## Constant-Rate Oblivious Transfer from Noisy Channels

**Yuval Ishai** (1),
**Eyal Kushilevitz** (1),
**Rafail Ostrovsky** (2),
**Manoj Prabhakaran** (3),
**Amit Sahai** (2), and
**Jürg Wullschleger** (4)

(1) * Technion, Haifa, Israel*

(2) *University of California, Los Angeles, USA*

(3) *University of Illinois, Urbana-Champaign, USA*

(4) *Université of Montréal and McGill University, Canada*

**Abstract.**
A *binary symmetric channel* (BSC) is a noisy communication
channel that ips each bit independently with some fixed error probability
0<*p*<1/2. Crépeau and Kilian (FOCS 1988) showed that oblivious
transfer, and hence general secure two-party computation, can be
*unconditionally* realized by communicating over a BSC. There has been a
long line of works on improving the efficiency and generality of this
construction. However, all known constructions that achieve security against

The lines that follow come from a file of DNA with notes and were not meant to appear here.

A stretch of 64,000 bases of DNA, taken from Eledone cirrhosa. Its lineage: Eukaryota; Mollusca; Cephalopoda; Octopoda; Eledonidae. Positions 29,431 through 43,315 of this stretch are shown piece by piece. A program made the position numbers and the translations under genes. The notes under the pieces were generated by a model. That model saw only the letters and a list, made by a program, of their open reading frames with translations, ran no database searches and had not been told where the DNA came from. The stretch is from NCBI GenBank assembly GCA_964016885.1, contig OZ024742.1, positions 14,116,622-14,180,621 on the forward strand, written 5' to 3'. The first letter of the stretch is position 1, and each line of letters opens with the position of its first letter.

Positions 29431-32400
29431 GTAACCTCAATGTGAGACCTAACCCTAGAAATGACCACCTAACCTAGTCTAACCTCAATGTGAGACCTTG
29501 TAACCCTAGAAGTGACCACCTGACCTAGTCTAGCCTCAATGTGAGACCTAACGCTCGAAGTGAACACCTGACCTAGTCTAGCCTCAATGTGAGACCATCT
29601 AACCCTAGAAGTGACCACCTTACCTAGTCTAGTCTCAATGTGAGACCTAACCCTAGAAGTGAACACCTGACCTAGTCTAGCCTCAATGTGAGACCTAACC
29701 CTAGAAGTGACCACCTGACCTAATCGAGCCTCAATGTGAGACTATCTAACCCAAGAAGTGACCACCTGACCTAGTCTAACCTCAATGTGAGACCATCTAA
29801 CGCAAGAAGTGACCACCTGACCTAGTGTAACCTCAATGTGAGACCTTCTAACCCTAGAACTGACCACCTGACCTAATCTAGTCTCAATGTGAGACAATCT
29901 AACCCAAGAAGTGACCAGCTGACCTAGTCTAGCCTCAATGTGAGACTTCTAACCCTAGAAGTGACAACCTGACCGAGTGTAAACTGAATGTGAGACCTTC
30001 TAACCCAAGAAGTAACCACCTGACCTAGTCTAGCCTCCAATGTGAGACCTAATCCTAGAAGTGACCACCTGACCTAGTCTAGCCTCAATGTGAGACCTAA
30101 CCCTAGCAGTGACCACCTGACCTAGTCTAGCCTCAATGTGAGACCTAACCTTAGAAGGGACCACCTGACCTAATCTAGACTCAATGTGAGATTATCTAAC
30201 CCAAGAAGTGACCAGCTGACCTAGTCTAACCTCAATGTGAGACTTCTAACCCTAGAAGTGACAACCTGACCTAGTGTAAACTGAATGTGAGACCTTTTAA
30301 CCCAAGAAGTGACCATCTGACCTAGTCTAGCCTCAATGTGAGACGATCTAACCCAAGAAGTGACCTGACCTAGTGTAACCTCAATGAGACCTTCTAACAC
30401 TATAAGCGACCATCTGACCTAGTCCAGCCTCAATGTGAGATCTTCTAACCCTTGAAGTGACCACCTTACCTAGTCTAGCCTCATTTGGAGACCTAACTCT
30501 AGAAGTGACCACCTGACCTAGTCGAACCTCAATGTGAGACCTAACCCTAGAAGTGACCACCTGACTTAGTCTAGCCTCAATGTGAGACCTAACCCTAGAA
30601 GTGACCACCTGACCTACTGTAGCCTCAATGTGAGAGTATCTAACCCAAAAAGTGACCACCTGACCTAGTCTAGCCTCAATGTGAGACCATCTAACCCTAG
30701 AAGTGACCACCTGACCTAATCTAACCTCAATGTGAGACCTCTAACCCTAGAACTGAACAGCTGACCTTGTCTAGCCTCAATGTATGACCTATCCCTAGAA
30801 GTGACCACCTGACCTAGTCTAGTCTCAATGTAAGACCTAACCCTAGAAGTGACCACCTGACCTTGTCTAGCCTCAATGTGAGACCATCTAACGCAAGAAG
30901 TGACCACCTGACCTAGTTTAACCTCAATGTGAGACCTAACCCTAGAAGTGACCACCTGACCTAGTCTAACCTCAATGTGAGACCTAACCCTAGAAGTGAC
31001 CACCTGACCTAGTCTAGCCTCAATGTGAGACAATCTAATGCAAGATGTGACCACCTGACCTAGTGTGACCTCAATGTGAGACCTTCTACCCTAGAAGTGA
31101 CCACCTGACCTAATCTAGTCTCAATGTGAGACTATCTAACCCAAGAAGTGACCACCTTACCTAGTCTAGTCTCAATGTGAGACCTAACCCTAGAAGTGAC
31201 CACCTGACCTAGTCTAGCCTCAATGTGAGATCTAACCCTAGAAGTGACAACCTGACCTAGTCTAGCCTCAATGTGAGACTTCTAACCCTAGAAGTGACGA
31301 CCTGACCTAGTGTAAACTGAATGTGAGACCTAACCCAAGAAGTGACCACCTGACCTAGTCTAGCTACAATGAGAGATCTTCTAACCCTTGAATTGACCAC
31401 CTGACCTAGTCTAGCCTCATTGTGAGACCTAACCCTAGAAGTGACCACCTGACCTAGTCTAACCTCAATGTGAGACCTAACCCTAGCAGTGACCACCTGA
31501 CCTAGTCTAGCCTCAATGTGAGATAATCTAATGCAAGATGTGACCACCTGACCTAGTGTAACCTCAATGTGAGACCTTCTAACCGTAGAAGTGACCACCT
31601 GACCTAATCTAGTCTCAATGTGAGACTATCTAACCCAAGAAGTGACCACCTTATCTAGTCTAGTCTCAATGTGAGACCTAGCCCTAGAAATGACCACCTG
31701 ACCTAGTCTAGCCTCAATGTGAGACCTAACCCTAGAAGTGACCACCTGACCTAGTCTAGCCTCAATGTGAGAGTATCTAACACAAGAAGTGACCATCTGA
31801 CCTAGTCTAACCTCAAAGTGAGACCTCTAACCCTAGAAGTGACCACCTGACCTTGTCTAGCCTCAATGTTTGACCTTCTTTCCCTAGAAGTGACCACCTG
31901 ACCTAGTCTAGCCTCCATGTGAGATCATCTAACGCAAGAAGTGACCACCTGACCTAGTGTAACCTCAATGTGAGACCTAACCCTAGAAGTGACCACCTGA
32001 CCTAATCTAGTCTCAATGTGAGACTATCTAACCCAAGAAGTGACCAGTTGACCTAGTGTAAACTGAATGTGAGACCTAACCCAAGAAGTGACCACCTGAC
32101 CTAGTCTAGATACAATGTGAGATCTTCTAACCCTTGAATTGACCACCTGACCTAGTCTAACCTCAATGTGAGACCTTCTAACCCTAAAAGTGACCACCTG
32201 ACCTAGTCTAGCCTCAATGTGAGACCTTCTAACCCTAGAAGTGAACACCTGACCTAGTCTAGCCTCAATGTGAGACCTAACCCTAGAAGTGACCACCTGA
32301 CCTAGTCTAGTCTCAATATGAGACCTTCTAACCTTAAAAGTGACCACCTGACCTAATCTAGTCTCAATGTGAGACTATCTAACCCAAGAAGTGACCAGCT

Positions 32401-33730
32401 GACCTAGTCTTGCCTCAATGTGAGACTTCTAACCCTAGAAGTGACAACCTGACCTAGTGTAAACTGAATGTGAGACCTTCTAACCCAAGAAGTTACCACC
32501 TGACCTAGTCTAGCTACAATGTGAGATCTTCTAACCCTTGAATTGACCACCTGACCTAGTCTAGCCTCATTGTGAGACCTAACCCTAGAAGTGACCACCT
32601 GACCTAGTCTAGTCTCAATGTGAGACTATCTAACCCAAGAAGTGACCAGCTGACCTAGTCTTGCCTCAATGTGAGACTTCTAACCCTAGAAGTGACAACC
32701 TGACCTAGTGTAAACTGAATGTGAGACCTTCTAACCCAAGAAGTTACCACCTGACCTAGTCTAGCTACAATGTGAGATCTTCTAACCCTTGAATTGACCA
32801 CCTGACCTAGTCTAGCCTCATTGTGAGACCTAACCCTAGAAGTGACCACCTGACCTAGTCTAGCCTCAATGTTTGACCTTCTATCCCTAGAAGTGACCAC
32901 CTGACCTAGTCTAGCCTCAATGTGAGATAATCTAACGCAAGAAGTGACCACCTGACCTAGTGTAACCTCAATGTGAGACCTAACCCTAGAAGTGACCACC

*malicious* parties require the parties to communicate *poly*(*k*) bits over
the channel for each instance of oblivious transfer (more precisely,
${2\choose 1}$-*bit*-OT)
being realized, where *k* is a statistical security parameter. The
question of achieving a constant (positive) rate was left open, even in
the easier case of realizing a single oblivious transfer of a long string.

We settle this question in the affirmative by showing how to realize *n*
independent instances of oblivious transfer, with statistical error that
vanishes with *n*, by communicating just *O*(*n*)
bits over a BSC. As a
corollary, any boolean circuit of size s can be securely evaluated by two
parties with *O*(*s*) + *poly*(*k*)
bits of communication over a BSC, improving over the
*O*(*s*) ⋅ *poly*(*k*)
complexity of previous constructions.